Bears defensive coordinator Mel Tucker sent an all-out blitz, which never got there. Rodgers got outside a pass rush what was supposed to keep him contained.

"Once Rodgers gout outside the pocket, anything can happen," Trestman said. "You have to marvel at the fact he was going to his left and made that kind of throw (back to the right)."

After that it was easy because no one covered wide receiver Randall Cobb, who ran unaccompanied down the middle of the field, caught Rodgers' toss down all alone behind the secondary and sprinted in for the winner with 38 seconds left.

"It came down to the last play, fourth-and-8, we had an all-out blitz," defensive lineman Corey Wootton said. "We have to make that play. That's on us, the D-line."

Cornerback Zack Bowman, who did not have responsibility for Cobb, gave chase but to no avail.

"In the back end, we had some miscommunication," Bowman said. "As a group we all take responsibility for the play. When everybody doesn't get on the same page that's when you get a big play."

Prior to Cobb coming free, safety Chris Conte was the closest defender to him, as nickel corner Isaiah Frey was one of the Bears' blitzers.

The Bears' offense had 38 seconds left to cover 60 yards after Devin Hester's 29-yard return gave it the ball at the 40-yard line. Jay Cutler's 15-yard completion to Martellus Bennett, his only catch of the day, got the Bears into Packers territory with 24 seconds left. Cutler went deep three times with no luck, including his final pass that was picked off at the goalline by Sam Shields as time ran out.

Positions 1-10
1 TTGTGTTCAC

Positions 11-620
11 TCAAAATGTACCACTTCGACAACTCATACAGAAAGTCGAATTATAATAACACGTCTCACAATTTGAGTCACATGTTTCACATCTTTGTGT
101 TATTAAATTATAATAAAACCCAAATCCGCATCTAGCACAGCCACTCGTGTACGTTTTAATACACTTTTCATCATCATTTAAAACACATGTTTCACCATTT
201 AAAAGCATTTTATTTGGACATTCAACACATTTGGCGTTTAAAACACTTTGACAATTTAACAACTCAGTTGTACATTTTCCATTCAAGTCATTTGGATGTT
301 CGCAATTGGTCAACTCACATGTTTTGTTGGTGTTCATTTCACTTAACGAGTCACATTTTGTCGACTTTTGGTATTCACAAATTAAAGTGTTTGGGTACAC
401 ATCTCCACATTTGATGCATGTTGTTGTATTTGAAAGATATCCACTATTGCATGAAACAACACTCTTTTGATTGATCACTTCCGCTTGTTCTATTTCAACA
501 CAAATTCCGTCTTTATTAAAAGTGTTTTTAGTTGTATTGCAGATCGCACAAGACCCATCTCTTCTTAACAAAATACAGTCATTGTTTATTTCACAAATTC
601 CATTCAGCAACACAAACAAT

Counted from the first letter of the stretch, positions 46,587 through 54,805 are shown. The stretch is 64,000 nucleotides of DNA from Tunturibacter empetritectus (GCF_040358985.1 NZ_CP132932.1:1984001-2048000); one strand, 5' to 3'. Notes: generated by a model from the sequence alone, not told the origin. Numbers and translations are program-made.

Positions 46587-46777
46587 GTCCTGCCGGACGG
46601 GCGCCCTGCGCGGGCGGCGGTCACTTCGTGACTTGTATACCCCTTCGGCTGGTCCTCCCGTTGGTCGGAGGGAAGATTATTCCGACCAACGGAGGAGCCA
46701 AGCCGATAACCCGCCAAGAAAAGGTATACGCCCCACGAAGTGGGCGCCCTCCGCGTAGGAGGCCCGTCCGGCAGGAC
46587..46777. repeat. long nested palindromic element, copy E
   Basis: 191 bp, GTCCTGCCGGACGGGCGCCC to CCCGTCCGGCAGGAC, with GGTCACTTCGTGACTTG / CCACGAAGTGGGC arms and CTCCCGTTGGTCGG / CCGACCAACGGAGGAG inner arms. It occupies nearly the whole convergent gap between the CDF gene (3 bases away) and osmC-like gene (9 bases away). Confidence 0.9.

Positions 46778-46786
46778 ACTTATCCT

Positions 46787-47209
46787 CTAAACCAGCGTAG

That dropped Cutler's record as a Bear against the Packers to 1-8. But he played his best game yet against Green Bay, despite a slow start by the offense, which was able to stay on the field for just 21 plays in the first half, while the Packers snapped the ball 41 times.

Cutler completed 15 of 24 passes for 226 yards with 2 touchdowns and the desperation interception for a 103.8 passer rating.

Matt Forte rushed for 110 yards on 22 carries and caught 4 passes for 47 yards, but none of it was enough to give the Bears a big enough lead that the Packers and Rodgers couldn't overcome.

"We were pretty efficient in the red zone," Cutler said as the Bears scored TDs each time they crossed the Packers' 20. "We didn't make enough plays to win, though. That's what it boiled down to. We got the loss."

Maybe the late-season fade can't be compared to the collapse of the Detroit Lions, who went 1-6 in their last seven. But Trestman's team had two opportunities to wrap up the NFC North and a playoff berth.

Instead, the Bears won't be involved in the postseason party for the sixth time in seven years.

"It's frustrating," Wootton said. "I mean, two weeks ago we sat in a position where … (we just needed) to beat Philly, and we could have won the division, (but) we got our butts whupped, and it ultimately came to this game.

"We had the game in our hands and we didn't execute when we needed to."